anonymous asked:

I know this is a stupid question, but I'm 17 and I was wondering if I'm to young to get an IUD? would it be better to start with something else? I get really bad cramps (to the point where I have to lay down all day) and I really just want to stop my period for a while.

I’m so glad you asked this question!! I swear friends, this wasn’t a plant.

The reason why I’m so pumped is because the American Academy of Pediatrics just came out with a statement promoting the use of Long-Acting Reversible Contraceptives (LARCs) as the FIRST LINE contraceptive for teens.


Let me say it again: the American Academy of Pediatrics says that the very first type of birth control teens should use is one of the following:

  • The Mirena IUD (5 years)
  • The Skyla IUD (3 years)
  • The Copper IUD (12 years)
  • The Nexplanon Implant (3 years)

The IUD isn’t “going overboard” for someone who is just starting birth control, it’s one of the best options.  

Read the whole statement here, and an article about it here.

So why are they making this statement?

  • LARCs are the most effective (don’t we all want to prevent unwanted teen pregnancies?)
  • LARCs are the safest (they have much lower rates of blood clots than pills, patch, or ring.)
  • LARCs are the easiest to remember (no pill to take every day for teens who wake up at radically different times of day)
  • LARCs are the cheapest (they are covered through Obamacare by all insurance companies and don’t need to be purchased each month or picked up from the pharmacy once every three months)

So go for it! Make an appointment with your healthcare practitioner and talk to them about which LARC is best for you, and get one inserted ASAP!

<3 Chloë

Happy Fact Friday Followers!

The New England Journal of Medicine released a new study on the use of long-acting, reversible contraception (LARC) methods among teenage girls and women aged 15 to 19 years old.

“This study shows that the IUD and implant help reduce teen pregnancy,” said Dr. Vanessa Cullins, vice president of external medical affairs for Planned Parenthood Federation of America. “These methods are great birth control options for women who want the best possible pregnancy prevention and aren’t yet ready to start a family. IUDs and implants are safe for most women, including adolescents and women who have not yet had children…”

At Planned Parenthood, we offer every woman the full range of contraceptive options — including the IUD and the implant — and complete information to help her make an informed decision about which method is best for her. IUDs and implants have extremely low failure rates — less than one percent — which rival the rates seen with permanent birth control. And unlike permanent birth control, your ability to get pregnant returns quickly once the device is removed.

Long-acting reversible contraception doesn’t require women to remember to do something every day to prevent pregnancy, like taking the pill — or just before intercourse, or once a month, or even every three months, like other methods.

One important thing to remember for people of all ages is that these methods don’t protect you from sexually transmitted diseases, so using condoms in addition to another form of birth control is the best way to prevent both pregnancy and STDs.

Planned Parenthood wants all young people to have the information and resources they need to prevent unintended pregnancy, meet their life goals, and start their families when the time is right for them. We hope this study helps raise awareness about the safety and efficacy of IUDs and implants among women of all ages, and especially among young women.

My IUD and Me: A Love Story

I recently got the ParaGard IUD and IT’S THE BEST. Why? Because it’s a “set it and forget it” birth control method — no remembering to take a pill or change a patch, no room for error. And those little T-shaped miracle workers can prevent pregnancy for up to 12 years.  (Of course, you can have it taken out whenever if you decide it’s go-time for a family or want to switch to a different method.)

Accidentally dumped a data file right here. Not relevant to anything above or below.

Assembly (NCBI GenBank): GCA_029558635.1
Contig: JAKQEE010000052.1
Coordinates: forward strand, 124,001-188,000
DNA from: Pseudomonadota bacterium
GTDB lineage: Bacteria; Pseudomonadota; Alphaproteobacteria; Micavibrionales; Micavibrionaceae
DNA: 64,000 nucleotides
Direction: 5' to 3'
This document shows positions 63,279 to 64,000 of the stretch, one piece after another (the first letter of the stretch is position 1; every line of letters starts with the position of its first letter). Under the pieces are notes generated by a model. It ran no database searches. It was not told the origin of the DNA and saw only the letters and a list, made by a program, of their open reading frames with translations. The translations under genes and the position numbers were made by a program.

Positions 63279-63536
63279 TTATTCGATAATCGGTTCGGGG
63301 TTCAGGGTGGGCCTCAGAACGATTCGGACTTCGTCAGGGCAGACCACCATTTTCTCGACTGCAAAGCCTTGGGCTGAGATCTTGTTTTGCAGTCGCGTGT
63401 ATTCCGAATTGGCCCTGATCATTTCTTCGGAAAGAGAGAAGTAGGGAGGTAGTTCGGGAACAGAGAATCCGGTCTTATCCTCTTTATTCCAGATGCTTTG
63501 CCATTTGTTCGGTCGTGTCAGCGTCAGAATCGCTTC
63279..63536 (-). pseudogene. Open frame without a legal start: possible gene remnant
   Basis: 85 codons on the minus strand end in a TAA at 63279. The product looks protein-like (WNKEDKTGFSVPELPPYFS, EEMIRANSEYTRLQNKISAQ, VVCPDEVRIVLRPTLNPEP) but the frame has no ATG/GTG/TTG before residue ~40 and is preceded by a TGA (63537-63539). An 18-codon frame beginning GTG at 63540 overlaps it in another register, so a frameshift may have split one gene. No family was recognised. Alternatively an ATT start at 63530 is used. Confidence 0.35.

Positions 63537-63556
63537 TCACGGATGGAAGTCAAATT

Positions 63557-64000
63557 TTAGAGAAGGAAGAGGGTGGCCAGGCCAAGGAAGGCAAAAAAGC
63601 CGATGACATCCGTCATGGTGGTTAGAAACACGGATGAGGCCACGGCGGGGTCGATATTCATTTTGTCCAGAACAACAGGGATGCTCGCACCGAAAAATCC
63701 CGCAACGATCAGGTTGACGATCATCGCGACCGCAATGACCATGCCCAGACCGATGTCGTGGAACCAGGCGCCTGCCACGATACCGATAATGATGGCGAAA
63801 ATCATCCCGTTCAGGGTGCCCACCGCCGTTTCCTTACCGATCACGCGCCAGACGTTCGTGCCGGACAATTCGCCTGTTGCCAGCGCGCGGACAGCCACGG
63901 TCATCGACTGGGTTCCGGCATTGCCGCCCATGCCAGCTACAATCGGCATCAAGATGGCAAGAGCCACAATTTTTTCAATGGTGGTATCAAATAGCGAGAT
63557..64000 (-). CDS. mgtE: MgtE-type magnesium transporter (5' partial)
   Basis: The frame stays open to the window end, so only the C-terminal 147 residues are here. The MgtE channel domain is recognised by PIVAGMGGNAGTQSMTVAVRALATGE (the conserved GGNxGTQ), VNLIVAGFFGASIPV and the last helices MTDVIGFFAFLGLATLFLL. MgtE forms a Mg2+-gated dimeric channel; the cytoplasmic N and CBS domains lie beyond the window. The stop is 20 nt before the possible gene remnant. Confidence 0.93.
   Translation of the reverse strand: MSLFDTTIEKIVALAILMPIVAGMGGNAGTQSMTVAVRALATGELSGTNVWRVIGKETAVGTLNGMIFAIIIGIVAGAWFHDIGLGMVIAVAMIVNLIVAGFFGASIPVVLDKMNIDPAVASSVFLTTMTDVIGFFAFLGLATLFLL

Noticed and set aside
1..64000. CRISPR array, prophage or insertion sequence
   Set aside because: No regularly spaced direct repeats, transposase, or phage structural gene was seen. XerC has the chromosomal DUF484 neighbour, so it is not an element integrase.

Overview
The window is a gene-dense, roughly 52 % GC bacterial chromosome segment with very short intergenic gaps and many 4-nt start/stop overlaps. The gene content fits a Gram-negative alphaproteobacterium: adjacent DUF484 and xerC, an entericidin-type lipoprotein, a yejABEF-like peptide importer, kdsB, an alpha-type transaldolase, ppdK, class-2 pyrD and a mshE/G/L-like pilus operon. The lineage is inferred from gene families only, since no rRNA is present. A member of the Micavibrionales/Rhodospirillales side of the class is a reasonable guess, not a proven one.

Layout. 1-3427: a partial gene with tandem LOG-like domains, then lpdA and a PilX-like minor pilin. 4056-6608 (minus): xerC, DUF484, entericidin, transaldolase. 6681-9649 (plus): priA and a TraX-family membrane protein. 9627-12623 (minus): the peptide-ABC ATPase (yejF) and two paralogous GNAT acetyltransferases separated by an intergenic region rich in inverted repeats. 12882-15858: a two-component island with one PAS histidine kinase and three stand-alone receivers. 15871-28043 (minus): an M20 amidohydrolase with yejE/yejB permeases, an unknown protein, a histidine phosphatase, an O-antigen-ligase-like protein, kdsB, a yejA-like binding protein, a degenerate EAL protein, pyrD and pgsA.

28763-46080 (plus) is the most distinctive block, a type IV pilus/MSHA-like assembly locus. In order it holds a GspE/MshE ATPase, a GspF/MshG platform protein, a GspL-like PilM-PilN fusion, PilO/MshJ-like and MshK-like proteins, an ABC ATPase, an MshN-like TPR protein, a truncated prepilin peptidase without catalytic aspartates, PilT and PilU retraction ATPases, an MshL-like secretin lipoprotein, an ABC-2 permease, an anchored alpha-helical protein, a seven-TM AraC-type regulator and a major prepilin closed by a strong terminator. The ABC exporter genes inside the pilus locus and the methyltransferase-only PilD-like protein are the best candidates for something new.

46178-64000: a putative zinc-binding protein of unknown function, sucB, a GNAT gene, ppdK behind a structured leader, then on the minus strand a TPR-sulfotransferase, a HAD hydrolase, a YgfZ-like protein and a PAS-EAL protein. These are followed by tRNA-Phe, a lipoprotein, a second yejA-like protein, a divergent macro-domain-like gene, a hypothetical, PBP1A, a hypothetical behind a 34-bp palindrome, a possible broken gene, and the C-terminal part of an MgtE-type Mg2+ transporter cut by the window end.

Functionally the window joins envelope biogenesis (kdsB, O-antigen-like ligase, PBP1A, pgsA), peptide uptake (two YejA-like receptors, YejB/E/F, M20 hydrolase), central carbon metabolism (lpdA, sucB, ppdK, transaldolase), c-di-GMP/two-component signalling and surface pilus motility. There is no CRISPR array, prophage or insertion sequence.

Here’s how my IUD and me came to be:

1. I made an appointment with my gyno to talk about whether ParaGard was right for me. While I was there, my doc did a vaginal swab to test me for gonorrhea and chlamydia. 

2. When I decided 100% that I wanted that little copper sperm blocker, I called my insurance company to see what was covered and how much I would have to pay out of pocket (spoiler alert: $0 — thanks Obamacare!).

3. When I got my period, I called my gyno and scheduled my appointment for the next day. (Some docs want you to have your period when they put it in because the cervix is dilated more when you’re menstruating).

4. The night before my procedure, I vaginally inserted a prescription cervix-dilating pill before hitting the hay.

5. When I arrived at my gyno’s office, I took a quick pregnancy test. It was negative, so operation IUD was officially on. 

6. Time to get down to business: First, my doctor measured my uterus. Anytime anything goes past your cervix, you’re going to feel a cramp. Not gonna lie, it was intense. But I breathed through it, preoccupied by the knowledge that my uterus is 7 inches long (fun fact).

7. My doctor inserted the ParaGard, cut the strings, and BAM. My uterus is a no-fly zone.  The whole insertion took less than five minutes. I did have some cramping throughout the rest of the day, but I was good to go the next morning.

Since getting the ParaGard, I’ve noticed that my periods are heavier with more cramping than I’m used to. My periods also last maybe a day or two longer, but this is totally normal. My doc said that after about three months, my period should return to normal. And let’s be real — a few crampy periods are a great trade off for 12 years of worry-free living. My uterus couldn’t be happier with this brand spanking new toy.

In a few weeks I’ll go back in for a follow up appointment to make sure the ParaGard is still there and in the right place. After that, they’ll check it at my yearly gyno exam.

If you want to get an IUD and you’re worried about cost, fear not! Obamacare means you get free preventive care that includes birth control through your insurance. My $950 IUD+my $40 copay = totally free.

Word of advice? Don’t forget the condoms! Yeah IUDs are 99% effective against pregnancy, but they’re 0% effective at preventing STDs.  So condoms + my IUD = healthy me.